While our connection with companion animals like dogs can help us to empathize with the suffering they endure in research facilities, our psychological similarity to primates should allow us to empathize with their imprisoned anguish. Over 120,000 rhesus monkeys, squirrel monkeys, chimpanzees, and others of our closest relatives are imprisoned by/for our nation’s laboratories.

Some of the most recent information about the life of primates in laboratories is truly shocking. Facilities across the United States are subjecting primates to abuses which simply boggle the mind.

During December of 2004 a monkey named Clark was imprisoned at Montana State University. Clark was deprived of adequate access to water a number of times. This situation is not unique. During June of 2005 a primate known only as #607923 lost over 11% body weight while being deprived of water during experimentation at the University of Chicago. This is analogous to a 150 pound human losing 16.5 pounds. Many other laboratories routinely deprive primates of water as a part of one experiment or another. These laboratories include University of California laboratories at Davis, San Francisco, and Los Angeles; Northwestern, the California Institute of Technology, the Salk Institute, Emory, Harvard, Yale, the University of Wisconsin, MIT, Massachusetts General Hospital, the University of Connecticut, Stanford, the University of Washington and others. A primate recently died at Vanderbilt after the water supply was shut off during renovations.

These facilities and others are known to have committed many other infractions. Boehringer Ingelheim — a pharmaceutical company — had multiple incidents resulting in the torture of primates. Cynomolgous monkey #497 was used in an experiment on September 2, 2004. Two days later all of the skin had sloughed off of both of this primate’s hands due to a thermal injury. As a result, two fingers were amputated several days later. Another incident at this facility caused the death of another primate in 2004. Rhesus monkey #831 died after being left in the cage when the cage washer was turned on. A similar incident had killed another primate at this facility in 2001.

At the Harvard Medical School on July 12, 2004 a primate strangulated on a piece of plastic tubing when left unattended, confined to a restraint chair. At least two research projects at Harvard use water/fluids as a reward for the performance of certain behaviors by primates. During these experiments primates receive liquids only during the time the experiment is underway. If this experiment takes 4 hours per day, then the primates are deprived of water for 20 hours per day.

In June of 2005 animal care technicians at Emory University were observed by a USDA inspector while doing routine blood draws from rhesus monkeys who were confined in restraint chairs. These basic procedures resulted in multiple violations of federal regulations because “The forearms/hands and lower legs/feet of each animal were secured to the frame of the chair with duct tape.”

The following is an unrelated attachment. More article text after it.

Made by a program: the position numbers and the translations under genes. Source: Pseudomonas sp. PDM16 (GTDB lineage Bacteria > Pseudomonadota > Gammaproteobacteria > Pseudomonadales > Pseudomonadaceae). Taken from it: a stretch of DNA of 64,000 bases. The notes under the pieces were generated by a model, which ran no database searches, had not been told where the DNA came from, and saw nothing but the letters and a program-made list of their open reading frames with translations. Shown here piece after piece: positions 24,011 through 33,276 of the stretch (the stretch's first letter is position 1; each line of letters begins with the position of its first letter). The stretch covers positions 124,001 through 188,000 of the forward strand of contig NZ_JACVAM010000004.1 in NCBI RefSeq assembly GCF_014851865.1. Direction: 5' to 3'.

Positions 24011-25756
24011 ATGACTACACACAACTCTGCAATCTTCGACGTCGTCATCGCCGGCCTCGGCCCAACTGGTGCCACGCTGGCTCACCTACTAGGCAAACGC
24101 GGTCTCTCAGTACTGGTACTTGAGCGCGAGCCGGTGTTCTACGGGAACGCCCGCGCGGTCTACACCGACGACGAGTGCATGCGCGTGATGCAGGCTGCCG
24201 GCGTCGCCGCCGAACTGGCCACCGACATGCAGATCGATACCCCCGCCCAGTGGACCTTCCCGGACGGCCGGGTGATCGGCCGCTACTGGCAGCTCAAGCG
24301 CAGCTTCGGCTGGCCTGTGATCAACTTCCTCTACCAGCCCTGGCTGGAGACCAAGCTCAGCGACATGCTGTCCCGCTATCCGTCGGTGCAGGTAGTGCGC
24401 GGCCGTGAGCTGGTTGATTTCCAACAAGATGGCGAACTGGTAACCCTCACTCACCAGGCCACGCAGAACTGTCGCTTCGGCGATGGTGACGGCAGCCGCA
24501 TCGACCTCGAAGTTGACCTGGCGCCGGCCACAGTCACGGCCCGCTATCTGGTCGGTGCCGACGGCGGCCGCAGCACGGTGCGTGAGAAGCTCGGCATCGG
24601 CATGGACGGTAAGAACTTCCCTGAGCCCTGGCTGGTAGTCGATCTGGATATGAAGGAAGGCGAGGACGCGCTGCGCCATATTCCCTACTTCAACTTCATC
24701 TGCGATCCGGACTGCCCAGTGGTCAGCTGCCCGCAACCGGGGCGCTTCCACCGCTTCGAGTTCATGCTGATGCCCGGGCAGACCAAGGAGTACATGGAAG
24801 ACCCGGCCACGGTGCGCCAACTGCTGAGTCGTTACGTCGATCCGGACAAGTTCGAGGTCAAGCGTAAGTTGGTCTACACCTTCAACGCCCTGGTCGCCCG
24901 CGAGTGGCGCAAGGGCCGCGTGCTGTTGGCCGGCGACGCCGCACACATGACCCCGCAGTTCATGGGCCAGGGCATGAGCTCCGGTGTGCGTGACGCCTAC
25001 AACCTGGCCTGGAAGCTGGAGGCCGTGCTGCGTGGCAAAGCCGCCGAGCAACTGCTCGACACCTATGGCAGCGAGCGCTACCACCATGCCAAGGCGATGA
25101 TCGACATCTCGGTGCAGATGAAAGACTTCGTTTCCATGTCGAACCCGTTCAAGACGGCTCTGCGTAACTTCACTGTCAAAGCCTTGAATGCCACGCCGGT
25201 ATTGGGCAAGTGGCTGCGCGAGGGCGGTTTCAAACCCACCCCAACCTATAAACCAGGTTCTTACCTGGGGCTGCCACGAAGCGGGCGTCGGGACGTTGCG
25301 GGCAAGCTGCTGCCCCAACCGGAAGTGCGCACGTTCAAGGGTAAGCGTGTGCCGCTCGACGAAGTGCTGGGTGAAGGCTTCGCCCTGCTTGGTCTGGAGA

Most people who have any shred of concern for animals would be aghast after reading the preceding 1400 words which paint such horrific pictures. Shock, anger, even disgust may well be flooding your mind right now. This is the time for you to act. This very minute could be the starting point of your involvement in this issue.

No one should feel powerless when confronted with this kind of information. Knowledge is the first step to action.

Three courses of action exist which should allow you to become involved and effective in making real changes for the animals who are victimized. You must speak out because all of these animals have only our voices.

1. Write to the Secretary of Agriculture, the Office of the Inspector General within the USDA, and the Associate Commissioner for Regulatory Affairs of the Food & Drug Administration. These officials all have the ability to make a real difference. Sample letters to these officials can be found online at:

Letter to the Secretary of Agriculture

Letter to the Food and Drug Administration

Letter to the USDA, Office of Inspector General

2. Write to your federal Senators and Congresspersons asking them to contact these same officials. Remember, right now we are only asking for existing laws to be enforced. This is something that should be easy for these officials to act on.

3. Get actively involved by investigating labs in your area. The Stop Animal Exploitation NOW! website will give you all the tools you need to get started, and methods for investigations are discussed at http://www.all-creatures.org/saen/res-useful.html.  Currently available data on hundreds of research facilities is posted at http://www.all-creatures.org/saen/res-fr.html

These current circumstances will continue as long as people like you and I do nothing. Every activist that gets involved helps to expose the horrific treatment of animals in laboratories and plays a part in bringing about the end of animal experimentation. Take that first step... and then another, and another. Contact SAEN for assistance, saen@saenonline.org.  Thank you for anything and everything you to do help animals in laboratories.


Media coverage we've received on this Issue

Researchers deny poor animal care - 20 Jul 2006
Group says UW ranks high in research animal violations - 11 Jul 2006
UW draws citations over dog's death - 7 Jul 2006
Animal Rights Group Alleges Violations - 5 Jul 2006
Bound and gagged - 5 Jul 2006
SAEN again points to torture at UW Primate Center - 28 Jun 2006